First, we need to add a declaration for the participant. As before, let’s say your class is MyClass.
The basic way to declare this for an nsISupports class is NS_DECL_CYCLE_COLLECTION_CLASS(MyClass).
If your class inherits from multiple classes that inherit from nsISupports classes, say Parent1 and Parent2, then you’ll need to use NS_DECL_CYCLE_COLLECTION_CLASS_AMBIGUOUS(MyClass, Parent1) to tell the CC to cast to nsISupports via Parent1. You probably want to pick the first class it inherits from. (The cycle collector needs to be able to cast MyClass* to nsISupports*.)
Another situation you might encounter is that your nsISupports class inherits from another cycle collected class CycleCollectedParent. In that case, your participant declaration will look like NS_DECL_CYCLE_COLLECTION_CLASS_INHERITED(MyClass, CycleCollectedParent). (This is needed so that the CC can cast from nsISupports down to MyClass.) Note that we do not support inheritance for non-nsISupports classes.
If your class is non-nsISupports, then you’ll need to use the NATIVE family of macros, like NS_DECL_CYCLE_COLLECTION_NATIVE_CLASS(MyClass).
There are also WRAPPERCACHE variants of the macros which you need to use if your class is wrapper cached. These are effectively a specialized form of SCRIPT_HOLDER, as a cached wrapper is a JS object held alive by the C++ object. For example, NS_DECL_CYCLE_COLLECTION_WRAPPERCACHE_CLASS_AMBIGUOUS(MyClass, Parent1).
There is yet another variant of these macros, SKIPPABLE. This document won’t go into detail here about how this works, but the basic idea is that a class can tell the CC when it is definitely alive, which lets the CC skip it. This is a very important optimization for things like DOM elements in active documents, but a new class you are making cycle collected is likely not common enough to worry about.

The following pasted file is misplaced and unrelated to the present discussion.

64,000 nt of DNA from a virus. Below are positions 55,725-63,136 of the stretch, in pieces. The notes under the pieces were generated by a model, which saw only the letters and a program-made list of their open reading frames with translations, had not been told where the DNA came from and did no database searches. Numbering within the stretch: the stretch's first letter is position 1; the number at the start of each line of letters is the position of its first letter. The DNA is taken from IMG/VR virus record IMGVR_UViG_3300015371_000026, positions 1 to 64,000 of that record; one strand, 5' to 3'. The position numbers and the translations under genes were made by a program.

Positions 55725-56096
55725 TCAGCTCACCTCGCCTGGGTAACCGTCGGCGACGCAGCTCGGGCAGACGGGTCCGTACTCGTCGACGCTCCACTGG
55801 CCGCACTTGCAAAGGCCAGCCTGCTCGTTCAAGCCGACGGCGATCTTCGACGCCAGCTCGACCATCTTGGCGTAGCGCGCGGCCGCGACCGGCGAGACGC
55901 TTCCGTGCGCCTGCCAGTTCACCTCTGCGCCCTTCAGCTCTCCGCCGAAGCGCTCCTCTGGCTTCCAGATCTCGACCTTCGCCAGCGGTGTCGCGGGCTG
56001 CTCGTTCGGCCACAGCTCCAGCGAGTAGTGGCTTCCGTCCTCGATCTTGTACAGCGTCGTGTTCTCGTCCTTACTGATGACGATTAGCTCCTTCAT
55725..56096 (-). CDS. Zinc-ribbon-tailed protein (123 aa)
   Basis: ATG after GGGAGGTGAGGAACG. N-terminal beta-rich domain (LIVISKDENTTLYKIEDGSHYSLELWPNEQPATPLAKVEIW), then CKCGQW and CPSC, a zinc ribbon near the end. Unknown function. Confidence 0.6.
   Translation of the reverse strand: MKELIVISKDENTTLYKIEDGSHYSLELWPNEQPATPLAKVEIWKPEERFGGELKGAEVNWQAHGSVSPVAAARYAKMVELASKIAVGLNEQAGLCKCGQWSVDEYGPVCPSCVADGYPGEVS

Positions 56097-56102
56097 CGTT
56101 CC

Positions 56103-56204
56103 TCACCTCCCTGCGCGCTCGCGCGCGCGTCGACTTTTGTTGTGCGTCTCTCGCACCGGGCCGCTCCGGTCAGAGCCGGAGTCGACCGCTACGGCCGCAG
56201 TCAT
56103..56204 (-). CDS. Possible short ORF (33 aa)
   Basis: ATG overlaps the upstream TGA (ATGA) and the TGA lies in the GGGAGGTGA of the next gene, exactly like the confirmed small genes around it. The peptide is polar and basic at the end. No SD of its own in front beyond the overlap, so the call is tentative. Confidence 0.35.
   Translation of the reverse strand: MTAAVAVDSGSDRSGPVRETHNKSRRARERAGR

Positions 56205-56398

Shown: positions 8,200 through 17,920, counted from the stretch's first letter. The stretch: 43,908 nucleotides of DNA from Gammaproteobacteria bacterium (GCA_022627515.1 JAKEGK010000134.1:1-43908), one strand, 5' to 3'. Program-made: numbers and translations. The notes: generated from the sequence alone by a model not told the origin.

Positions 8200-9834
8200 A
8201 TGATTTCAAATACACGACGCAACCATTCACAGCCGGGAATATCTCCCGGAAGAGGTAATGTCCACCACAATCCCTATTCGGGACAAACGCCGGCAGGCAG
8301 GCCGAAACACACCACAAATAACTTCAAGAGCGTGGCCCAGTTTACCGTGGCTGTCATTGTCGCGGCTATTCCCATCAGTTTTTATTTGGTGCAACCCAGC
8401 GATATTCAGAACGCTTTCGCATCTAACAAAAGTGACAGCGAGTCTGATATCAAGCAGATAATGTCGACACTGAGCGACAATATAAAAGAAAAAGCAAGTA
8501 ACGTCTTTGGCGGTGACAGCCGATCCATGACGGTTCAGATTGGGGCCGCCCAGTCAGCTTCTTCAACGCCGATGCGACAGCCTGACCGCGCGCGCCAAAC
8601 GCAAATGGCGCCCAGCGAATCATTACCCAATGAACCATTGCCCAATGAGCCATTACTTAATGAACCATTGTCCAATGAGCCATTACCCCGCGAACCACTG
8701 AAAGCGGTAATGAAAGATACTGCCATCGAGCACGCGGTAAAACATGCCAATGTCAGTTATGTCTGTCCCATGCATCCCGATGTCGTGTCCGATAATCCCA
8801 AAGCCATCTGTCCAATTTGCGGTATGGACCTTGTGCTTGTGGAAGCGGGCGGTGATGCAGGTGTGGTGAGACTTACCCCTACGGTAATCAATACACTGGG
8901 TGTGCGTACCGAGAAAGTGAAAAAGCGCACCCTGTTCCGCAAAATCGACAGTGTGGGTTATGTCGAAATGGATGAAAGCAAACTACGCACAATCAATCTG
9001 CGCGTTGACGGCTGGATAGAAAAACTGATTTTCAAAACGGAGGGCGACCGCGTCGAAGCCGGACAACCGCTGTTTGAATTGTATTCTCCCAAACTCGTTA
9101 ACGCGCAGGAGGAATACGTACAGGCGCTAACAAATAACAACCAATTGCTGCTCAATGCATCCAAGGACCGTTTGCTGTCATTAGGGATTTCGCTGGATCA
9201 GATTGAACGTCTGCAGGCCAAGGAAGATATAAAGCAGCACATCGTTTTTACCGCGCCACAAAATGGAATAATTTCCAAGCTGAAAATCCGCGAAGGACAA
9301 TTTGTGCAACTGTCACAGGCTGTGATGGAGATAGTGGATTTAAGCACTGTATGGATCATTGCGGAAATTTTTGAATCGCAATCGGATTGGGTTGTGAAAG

Finally, you must write the actual implementation of the CC participant, in the .cpp file for your class. This will define the traverse and unlink methods, and some other random helper functions. In the simplest case, this can be done with a single macro like this: NS_IMPL_CYCLE_COLLECTION(MyClass, mField1, mField2, mField3), where mField1 and the rest are the names of the fields of your class that are strong references to cycle collected objects. There is some template magic that says how many common types like RefPtr, nsCOMPtr, and even some arrays, should be traversed and unlinked. There’s also a variant NS_IMPL_CYCLE_COLLECTION_INHERITED, which you should use when there’s a parent class that is also cycle collected, to ensure that fields of the parent class are traversed and unlinked. The name of that parent class is passed in as the second argument. If either of these work, then you are done. Your class is now cycle collected. Note that this does not work for fields that are JS objects.
However, if that doesn’t work, you’ll have to get into the details a bit more. A good place to start is by copying the definition of NS_IMPL_CYCLE_COLLECTION.
For a script holder method, you also need to define a trace method in addition to the traverse and unlink, using NS_IMPL_CYCLE_COLLECTION_TRACE_BEGIN and other similar macros. You’ll need to include all of the JS fields that your class holds alive. The trace method will be used by the GC as well as the CC, so if you miss something you can end up with use-after-free crashes. You’ll also need to call mozilla::HoldJSObjects(this); in the ctor for your class, and mozilla::DropJSObjects(this); in the dtor. This will register (and unregister) each instance of your object with the JS runtime, to ensure that it gets traced properly. This does not apply if you have a wrapper cached class that does not have any additional JS fields, as nsWrapperCache deals with all of that for you.